The systems integration on the basis of point-to-point has one significant drawback ― low scalability. The number of possible connections between systems can be calculated using the formula N(N-1)/2. If you integrate three systems, then the number of connections between them is also equal to three. In this case, the integration on the basis of point-to-point is justified. If there are 10 systems, the number of connections is equal to 45, and this is the fairly large value.

The problem is not just that here are a lot of connections and they can be confusing, but the fact that they all need to ensure that both the level of data sharing (single-unit can be used as a protocol – HTTP, the other – RMI, the third – JMS, and the N-th – Oracle AQ, while initially the source system at all except to put a message to the database table cannot do anything), and at the level of data format (single-receiver anticipates for the sharing file 1C as XML, other – IDOC, the third ― some customised certain XML, and N-th ― the SOAP message). Business applications should provide support for various protocols and data formats in the case of integration on the basis of point-to-point which is usually expensive and sometimes impossible in principle.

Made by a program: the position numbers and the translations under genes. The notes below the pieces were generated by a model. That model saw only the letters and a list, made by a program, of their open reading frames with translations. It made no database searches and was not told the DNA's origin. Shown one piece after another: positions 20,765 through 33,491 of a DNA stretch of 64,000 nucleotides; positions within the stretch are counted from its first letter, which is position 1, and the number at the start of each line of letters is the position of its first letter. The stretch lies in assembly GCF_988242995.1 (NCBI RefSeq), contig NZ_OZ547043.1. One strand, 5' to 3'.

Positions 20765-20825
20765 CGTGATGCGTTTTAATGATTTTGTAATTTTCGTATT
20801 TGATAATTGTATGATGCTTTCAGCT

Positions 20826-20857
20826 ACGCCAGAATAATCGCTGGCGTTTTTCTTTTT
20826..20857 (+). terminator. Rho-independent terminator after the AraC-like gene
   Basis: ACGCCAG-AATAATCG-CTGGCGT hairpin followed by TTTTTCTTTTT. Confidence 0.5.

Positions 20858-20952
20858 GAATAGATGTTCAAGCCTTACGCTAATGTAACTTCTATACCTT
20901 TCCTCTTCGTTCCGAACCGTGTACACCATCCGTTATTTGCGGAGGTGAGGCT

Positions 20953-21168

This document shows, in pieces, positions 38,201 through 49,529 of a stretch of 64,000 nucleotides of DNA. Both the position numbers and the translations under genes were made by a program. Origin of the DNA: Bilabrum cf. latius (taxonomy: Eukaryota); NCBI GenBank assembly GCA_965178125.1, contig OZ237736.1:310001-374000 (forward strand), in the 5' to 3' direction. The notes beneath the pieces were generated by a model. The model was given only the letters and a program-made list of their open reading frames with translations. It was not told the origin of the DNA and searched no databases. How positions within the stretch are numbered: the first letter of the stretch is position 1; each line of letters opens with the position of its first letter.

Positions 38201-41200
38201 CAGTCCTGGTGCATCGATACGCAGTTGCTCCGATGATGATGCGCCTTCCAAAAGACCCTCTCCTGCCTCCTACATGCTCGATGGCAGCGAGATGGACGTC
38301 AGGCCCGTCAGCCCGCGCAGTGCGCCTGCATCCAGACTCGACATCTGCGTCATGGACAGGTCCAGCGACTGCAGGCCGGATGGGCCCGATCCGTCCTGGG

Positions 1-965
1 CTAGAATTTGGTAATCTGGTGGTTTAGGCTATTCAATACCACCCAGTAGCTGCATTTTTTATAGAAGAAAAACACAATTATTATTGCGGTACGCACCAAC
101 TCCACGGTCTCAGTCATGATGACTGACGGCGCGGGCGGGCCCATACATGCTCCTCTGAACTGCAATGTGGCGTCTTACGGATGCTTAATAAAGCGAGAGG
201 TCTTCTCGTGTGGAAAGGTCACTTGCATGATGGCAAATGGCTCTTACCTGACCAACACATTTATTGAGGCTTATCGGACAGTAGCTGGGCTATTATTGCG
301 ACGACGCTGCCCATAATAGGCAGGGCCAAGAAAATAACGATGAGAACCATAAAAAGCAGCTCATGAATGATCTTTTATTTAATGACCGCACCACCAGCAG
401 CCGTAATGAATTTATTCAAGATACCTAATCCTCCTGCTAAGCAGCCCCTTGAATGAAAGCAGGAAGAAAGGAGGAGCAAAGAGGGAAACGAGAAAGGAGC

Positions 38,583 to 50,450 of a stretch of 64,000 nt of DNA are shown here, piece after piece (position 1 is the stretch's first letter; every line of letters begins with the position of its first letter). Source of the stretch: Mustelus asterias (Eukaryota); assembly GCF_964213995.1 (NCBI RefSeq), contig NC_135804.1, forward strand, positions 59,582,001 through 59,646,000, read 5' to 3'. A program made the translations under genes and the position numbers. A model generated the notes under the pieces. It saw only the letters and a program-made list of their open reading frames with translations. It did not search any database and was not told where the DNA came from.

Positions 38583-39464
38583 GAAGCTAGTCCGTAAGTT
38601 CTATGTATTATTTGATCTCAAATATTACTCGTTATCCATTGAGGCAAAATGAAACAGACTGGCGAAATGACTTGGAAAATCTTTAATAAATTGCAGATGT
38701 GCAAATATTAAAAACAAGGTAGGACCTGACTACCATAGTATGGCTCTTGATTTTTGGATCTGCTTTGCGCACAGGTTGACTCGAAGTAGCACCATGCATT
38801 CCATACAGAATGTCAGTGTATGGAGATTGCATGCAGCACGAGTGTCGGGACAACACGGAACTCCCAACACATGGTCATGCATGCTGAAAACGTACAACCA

However, when there are few systems, for example three, everything is not enough clear. Now there are three, and probably it’s planned to connect the new system and not just one. With these customer plans it is desirable to acknowledge in advance.

Ensuring the independence of the integration of transformed message formats

It is possible to encapsulate the message transformation in ESB from the format of the source system to the format of the receiving system. Actually this is one of the main functions of ESB. The question is how to do it correctly.

Often in the literature devoted to ESB, you can find such a term as “canonical format”. Usually this term is understood as the maximum generic message format that allows you to send messages from any system to another regardless of the format in which the message came into the bus and of the message format for the recepient system. The development of both the canonical format and transformations from/to it is quite time-consuming task, so the desire to save money on these works is quite comprehensive. When this can be done?

First, if the main receivers of the messages are the systems of one manufacturer with the “native” exchange format (such as SAP IDOC), then as a canonical format you can use the “native” format. The transformation from this format will be carried out only in the adapters of the source systems .

Second, if the communications are the main sources of the same manufacturer, with its “native” format for the exchange, then as a canon, you can use this format. The transformation of the format will be carried out only in the adapter system of the recipient.